Impact of birth tourism on health caresystems in Calgary, Alberta

This is exactly the kind of detail that is needed for regions and hospitals that have high numbers of non-resident births.

Some highlights of the study from my perspective:

  • 102/227 patients were identified as birth tourist (45 percent)
  • 83% of patients stated they came to Canada with a Visitor Visa
  • Country of origin: Nigeria (25%), Middle East (18%) China (11%), and India (8%) and Mexico (6%), none from Western Europe or Australia
  • 77% stated that their primary reason to deliver their baby in Canada was for the the baby to be eligible for Canadian citizenship, while only 8% stated their reason to deliver in Canada was to access better health care
  • Almost a third of women had a known preexisting medical condition
  • 29 mothers and 17 newborns had unpaid invoices, $290,000 and $404,000 respectively at the time the report was written.

More kind of this detailed analysis by medical professionals and researchers is needed rather than the legal and policy analyses that diminish the issue (disclosure the researchers and I have been in contact over the past few years).

Hospitals where studies would be useful would be for the top ten hospitals with the largest percentage of non-resident births:

Funding should be provided for these kind of empirical studies rather than for more ideological studies such as the one underway by Megan Gaucher, Jamie Lieu and Amanda Cheong (Insight Grant 2021 Birth Tourism and Citizenship):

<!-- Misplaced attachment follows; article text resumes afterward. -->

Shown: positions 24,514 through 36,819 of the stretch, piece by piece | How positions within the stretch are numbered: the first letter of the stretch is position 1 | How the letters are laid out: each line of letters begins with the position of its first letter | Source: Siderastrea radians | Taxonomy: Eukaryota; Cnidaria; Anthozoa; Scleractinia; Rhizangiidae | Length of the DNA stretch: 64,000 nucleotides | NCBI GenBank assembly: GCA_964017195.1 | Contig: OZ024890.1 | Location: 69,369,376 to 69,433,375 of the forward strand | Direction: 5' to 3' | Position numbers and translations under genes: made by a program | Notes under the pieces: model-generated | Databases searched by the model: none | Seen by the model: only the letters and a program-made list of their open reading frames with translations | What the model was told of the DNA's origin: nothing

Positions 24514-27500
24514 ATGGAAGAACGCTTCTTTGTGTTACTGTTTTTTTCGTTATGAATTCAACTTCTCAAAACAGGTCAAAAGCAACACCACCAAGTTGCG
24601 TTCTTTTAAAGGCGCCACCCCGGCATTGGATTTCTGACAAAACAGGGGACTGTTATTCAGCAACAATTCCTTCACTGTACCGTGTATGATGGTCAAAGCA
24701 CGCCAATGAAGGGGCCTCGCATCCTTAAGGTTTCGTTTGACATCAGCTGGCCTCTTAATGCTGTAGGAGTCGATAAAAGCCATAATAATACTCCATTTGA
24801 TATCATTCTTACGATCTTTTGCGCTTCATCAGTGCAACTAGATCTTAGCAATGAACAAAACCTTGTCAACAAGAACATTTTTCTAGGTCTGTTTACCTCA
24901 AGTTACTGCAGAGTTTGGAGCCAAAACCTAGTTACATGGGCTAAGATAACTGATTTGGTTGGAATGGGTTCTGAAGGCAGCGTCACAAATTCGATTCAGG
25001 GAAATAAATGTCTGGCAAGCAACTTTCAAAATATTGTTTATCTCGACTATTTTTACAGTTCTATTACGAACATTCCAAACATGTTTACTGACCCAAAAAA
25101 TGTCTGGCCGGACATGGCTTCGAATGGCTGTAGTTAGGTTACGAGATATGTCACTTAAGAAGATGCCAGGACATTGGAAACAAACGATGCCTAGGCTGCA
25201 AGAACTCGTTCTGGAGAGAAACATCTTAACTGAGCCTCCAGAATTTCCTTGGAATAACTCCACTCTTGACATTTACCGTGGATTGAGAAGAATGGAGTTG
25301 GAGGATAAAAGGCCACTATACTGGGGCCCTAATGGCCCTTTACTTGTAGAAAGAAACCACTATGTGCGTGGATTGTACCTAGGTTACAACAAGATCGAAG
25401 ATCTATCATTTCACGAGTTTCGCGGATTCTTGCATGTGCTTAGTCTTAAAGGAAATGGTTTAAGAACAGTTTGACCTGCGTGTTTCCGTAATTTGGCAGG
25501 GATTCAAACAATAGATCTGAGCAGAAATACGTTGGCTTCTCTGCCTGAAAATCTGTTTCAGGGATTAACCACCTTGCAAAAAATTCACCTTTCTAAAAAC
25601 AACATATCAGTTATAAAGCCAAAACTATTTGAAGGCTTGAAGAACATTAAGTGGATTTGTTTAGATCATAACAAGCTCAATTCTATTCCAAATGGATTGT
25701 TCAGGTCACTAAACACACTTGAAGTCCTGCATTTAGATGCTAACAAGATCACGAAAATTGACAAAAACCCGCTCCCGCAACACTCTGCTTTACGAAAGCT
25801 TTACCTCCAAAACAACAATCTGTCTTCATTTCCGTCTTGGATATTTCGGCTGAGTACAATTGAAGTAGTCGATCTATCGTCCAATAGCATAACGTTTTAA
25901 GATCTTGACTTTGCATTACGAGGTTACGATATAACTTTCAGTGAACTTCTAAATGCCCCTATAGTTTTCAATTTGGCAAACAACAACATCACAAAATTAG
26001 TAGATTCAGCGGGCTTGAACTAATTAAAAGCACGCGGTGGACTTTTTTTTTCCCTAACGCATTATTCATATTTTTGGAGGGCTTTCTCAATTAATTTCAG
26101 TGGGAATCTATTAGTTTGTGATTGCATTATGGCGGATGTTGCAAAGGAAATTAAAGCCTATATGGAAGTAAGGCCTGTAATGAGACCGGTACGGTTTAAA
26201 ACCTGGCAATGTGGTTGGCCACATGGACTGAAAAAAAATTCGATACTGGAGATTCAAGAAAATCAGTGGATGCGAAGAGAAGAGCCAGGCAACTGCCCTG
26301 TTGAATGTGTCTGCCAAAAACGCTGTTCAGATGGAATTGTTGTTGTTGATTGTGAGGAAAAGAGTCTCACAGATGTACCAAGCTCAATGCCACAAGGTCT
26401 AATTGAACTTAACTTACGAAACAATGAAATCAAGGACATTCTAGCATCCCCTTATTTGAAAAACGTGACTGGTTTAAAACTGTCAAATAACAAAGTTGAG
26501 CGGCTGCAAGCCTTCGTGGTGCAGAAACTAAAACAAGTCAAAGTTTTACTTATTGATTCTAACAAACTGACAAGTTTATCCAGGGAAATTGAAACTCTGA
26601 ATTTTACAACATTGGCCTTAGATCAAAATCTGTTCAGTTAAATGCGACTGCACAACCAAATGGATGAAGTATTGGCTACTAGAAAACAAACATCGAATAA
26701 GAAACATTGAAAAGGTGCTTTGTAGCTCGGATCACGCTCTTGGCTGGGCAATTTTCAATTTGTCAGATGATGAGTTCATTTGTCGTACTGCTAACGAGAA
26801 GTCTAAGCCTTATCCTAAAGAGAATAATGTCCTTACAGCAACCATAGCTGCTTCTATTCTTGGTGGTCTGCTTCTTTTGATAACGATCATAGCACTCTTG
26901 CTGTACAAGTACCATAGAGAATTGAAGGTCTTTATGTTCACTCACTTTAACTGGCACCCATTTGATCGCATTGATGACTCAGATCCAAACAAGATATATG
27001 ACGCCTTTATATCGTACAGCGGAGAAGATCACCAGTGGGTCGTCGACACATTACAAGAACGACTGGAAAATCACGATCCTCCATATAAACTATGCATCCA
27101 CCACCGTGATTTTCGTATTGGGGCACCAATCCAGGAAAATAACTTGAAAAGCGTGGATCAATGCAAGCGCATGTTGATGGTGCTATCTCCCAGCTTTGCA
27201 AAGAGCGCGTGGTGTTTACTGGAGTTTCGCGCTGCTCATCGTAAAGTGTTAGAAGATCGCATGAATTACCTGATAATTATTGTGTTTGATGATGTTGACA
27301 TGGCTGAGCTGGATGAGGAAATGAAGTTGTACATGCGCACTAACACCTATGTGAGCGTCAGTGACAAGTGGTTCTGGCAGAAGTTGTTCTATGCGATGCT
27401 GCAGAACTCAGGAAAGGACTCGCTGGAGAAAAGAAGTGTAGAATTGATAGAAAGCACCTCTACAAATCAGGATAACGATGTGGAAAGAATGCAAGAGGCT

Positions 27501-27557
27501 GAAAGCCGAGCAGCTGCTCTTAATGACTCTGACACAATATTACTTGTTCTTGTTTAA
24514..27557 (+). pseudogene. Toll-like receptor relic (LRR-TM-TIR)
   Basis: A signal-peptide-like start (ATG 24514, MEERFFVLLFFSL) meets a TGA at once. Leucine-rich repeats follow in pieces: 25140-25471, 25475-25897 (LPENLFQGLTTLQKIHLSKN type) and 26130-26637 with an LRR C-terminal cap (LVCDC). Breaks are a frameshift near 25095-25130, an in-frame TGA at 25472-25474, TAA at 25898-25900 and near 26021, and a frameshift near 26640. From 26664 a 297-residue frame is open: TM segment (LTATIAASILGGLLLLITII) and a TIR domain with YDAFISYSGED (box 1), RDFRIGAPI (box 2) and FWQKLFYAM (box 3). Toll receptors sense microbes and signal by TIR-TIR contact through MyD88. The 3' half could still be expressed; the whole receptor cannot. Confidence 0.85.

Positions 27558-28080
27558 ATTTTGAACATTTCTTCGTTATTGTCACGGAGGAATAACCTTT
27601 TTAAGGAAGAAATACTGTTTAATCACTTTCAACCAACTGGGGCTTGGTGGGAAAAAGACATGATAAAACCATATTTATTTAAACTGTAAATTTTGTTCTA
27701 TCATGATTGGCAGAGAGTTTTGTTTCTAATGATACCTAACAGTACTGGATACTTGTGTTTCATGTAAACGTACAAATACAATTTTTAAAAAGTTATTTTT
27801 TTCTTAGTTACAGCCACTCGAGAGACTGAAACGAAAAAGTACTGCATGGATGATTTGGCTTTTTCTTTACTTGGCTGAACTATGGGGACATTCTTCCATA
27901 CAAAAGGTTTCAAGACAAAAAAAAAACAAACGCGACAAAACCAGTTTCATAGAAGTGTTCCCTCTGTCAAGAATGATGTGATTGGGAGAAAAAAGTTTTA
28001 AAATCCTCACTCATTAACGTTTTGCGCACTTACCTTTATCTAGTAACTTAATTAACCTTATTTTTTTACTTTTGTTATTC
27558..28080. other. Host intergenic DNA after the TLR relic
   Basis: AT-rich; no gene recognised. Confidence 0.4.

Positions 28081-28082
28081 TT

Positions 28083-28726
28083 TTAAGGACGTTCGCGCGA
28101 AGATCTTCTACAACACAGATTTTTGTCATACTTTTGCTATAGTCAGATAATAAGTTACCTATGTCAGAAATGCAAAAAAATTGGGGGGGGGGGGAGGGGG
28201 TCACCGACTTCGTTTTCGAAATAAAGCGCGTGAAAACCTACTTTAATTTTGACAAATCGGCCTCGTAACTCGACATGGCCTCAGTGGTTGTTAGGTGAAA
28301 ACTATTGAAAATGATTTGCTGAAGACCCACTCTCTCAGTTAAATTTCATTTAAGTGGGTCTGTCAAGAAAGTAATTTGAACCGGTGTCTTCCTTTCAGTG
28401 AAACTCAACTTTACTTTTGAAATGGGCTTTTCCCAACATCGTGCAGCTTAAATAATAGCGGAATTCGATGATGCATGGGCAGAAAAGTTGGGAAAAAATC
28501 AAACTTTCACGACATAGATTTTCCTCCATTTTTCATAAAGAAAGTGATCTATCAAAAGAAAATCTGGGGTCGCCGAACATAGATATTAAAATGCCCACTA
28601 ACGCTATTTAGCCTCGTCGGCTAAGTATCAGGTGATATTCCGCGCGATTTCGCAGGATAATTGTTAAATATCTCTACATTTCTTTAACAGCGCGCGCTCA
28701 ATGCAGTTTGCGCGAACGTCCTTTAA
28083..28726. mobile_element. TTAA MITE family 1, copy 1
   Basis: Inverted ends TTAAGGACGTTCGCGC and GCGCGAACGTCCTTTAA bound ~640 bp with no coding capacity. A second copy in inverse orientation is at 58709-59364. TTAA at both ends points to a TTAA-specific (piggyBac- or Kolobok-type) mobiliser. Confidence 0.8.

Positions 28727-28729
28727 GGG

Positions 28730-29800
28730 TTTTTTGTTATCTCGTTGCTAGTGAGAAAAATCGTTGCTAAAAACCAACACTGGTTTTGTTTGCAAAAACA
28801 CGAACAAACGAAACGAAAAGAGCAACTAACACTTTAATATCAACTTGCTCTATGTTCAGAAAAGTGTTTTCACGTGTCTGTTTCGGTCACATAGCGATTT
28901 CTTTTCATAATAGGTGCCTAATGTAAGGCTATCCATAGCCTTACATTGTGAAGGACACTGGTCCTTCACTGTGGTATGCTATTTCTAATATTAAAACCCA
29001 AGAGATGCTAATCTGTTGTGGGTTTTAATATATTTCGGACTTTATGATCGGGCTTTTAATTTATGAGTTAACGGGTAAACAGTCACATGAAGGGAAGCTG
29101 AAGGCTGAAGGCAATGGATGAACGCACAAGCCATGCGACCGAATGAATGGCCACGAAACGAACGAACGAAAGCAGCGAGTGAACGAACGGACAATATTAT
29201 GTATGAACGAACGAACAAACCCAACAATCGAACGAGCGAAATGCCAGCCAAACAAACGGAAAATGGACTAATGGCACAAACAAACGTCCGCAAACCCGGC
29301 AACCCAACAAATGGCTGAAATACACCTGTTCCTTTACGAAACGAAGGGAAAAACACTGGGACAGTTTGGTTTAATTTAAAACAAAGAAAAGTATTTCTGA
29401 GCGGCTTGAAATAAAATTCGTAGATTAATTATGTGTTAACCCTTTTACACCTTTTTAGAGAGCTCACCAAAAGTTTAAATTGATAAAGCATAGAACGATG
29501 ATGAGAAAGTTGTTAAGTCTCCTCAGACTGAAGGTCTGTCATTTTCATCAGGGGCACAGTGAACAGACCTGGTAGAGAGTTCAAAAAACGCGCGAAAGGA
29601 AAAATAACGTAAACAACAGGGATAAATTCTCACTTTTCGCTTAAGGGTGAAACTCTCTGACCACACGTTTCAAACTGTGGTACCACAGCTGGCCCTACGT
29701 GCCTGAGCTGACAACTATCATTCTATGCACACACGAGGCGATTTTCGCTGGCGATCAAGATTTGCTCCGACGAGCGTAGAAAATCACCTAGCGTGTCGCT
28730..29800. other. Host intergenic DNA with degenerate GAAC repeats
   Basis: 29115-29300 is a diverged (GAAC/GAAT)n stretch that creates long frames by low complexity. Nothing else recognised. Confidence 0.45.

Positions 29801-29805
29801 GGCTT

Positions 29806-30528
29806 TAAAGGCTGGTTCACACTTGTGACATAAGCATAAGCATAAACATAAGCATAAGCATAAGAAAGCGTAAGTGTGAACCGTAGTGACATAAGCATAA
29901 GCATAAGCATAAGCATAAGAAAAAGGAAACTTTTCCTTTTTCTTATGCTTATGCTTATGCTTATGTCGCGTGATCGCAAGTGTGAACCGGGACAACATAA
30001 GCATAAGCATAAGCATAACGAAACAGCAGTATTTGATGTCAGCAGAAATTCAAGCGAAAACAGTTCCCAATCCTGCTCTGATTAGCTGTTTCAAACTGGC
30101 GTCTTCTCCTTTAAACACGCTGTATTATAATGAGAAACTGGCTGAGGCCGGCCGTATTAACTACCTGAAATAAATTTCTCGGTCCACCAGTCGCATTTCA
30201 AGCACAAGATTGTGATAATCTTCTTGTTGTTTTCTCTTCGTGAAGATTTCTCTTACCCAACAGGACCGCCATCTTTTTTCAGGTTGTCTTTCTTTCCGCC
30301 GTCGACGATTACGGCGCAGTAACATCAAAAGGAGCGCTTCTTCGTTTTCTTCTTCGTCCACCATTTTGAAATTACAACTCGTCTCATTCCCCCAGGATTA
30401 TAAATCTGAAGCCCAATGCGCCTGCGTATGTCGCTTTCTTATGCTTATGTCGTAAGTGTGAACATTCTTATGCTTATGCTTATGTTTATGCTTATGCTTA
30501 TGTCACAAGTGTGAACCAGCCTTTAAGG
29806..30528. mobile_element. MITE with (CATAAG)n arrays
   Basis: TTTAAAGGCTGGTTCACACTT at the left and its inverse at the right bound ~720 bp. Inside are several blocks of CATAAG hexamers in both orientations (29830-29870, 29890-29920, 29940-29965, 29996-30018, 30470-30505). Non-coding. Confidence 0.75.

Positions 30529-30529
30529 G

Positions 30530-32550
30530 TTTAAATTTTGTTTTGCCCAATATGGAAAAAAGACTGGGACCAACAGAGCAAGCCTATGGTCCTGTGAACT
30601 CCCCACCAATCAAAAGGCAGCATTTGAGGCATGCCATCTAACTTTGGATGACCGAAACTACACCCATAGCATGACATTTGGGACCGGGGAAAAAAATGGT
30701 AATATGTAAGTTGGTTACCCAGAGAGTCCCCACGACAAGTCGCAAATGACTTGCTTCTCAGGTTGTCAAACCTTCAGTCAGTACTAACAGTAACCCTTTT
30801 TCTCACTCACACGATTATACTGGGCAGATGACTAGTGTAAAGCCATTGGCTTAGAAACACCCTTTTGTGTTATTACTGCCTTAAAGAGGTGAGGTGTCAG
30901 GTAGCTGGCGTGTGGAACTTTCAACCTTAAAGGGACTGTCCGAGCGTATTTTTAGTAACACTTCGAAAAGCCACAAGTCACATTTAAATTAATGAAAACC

Background:  Birth  tourism  refers  to  non-resident  women  giving  birth  in  a  country  outside  of  their  own  in  order  to obtain  citizenship  and/or  healthcare  for  their  newborns. We  undertook  a  study  to  determine  the  extent  of  birth  tourism  in  Calgary,  the  characteristics  and  rationale  of  this  population,  and  the  fnancial  impact  on  the  healthcare  system.

Methods:  A  retrospective  analysis  of  102  women  identifed  through  a  Central Triage  system  as  birth  tourists  who delivered  in  Calgary  between  July  2019  and  November  2020  was  performed.  Primary  outcome  measures  were  mode of  delivery,  length  of  hospital  stay,  complications  or  readmissions  within  6  weeks  for  mother  or  baby,  and  NICU  stay for  baby.

Results:  Birth Tourists  were  most  commonly  from  Nigeria  (24.5%).  77%  of  Birth Tourists  stated  that  their  primary  reason  to  deliver  their  baby  in  Canada  was  for  newborn  Canadian  citizenship. The  average  time  from  arrival  in  Calgary  to the  EDD  was  87  days.  Nine  babies  required  stay  in  the  neonatal  intensive  care  unit  (NICU)  and  3  required  admission  to a  non  NICU  hospital  ward  in  frst  6  weeks  of  life,  including  2  sets  of  twins. The  overall  amount  owed  to  Alberta  Health Services  for  hospital  fees  for  this  time  period  is  approximately  $694  000.00.

Conclusion:  Birth Tourists  remain  a  complex  and  poorly  studied  group. The  process  of  Central Triage  did  help  suport  providers  in  standardizing  process  and  documentation  while  ensuring  that  communication  was  consistent. These  fndings  provide  preliminary  data  to  guide  targeted  public  health  and  policy  interventions  for  this  population.

Source: Impact of birth tourism on health care systems in Calgary, Alberta